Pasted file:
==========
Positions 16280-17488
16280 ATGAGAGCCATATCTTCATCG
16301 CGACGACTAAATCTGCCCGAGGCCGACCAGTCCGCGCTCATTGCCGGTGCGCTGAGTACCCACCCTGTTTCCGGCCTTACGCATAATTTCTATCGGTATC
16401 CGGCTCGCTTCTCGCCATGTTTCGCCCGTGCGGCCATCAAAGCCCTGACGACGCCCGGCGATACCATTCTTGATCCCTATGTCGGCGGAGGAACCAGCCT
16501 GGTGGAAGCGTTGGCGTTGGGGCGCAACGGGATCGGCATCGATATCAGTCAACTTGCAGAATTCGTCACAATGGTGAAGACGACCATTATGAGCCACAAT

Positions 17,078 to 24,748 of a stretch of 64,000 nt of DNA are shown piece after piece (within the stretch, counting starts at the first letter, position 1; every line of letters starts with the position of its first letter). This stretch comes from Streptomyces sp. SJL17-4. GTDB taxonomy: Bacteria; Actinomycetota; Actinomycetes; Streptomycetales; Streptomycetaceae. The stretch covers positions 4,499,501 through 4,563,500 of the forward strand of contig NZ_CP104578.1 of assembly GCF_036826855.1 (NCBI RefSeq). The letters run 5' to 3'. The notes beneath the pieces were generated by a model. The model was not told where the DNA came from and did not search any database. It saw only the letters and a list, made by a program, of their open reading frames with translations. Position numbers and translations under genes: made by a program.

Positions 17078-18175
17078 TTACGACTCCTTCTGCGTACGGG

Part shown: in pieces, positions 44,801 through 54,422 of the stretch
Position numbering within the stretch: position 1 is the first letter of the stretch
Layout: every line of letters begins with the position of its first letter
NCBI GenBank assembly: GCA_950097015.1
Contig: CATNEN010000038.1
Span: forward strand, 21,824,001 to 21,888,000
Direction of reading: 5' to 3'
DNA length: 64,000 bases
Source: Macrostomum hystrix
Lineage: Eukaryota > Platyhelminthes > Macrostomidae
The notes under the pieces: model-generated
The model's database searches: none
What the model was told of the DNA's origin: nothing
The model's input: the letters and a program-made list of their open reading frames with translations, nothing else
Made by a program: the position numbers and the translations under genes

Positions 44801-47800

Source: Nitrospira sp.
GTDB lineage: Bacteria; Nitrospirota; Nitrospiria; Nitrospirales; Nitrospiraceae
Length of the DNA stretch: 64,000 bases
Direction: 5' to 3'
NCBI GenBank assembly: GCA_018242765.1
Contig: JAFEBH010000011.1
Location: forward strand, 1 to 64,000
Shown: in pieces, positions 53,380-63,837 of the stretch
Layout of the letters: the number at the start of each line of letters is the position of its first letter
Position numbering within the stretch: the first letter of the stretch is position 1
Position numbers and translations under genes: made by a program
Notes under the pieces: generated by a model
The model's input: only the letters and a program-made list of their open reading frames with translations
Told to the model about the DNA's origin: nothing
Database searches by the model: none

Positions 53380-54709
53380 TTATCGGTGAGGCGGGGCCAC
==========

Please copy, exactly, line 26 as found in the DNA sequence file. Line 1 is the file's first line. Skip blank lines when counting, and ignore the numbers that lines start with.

GTDB lineage: Bacteria; Nitrospirota; Nitrospiria; Nitrospirales; Nitrospiraceae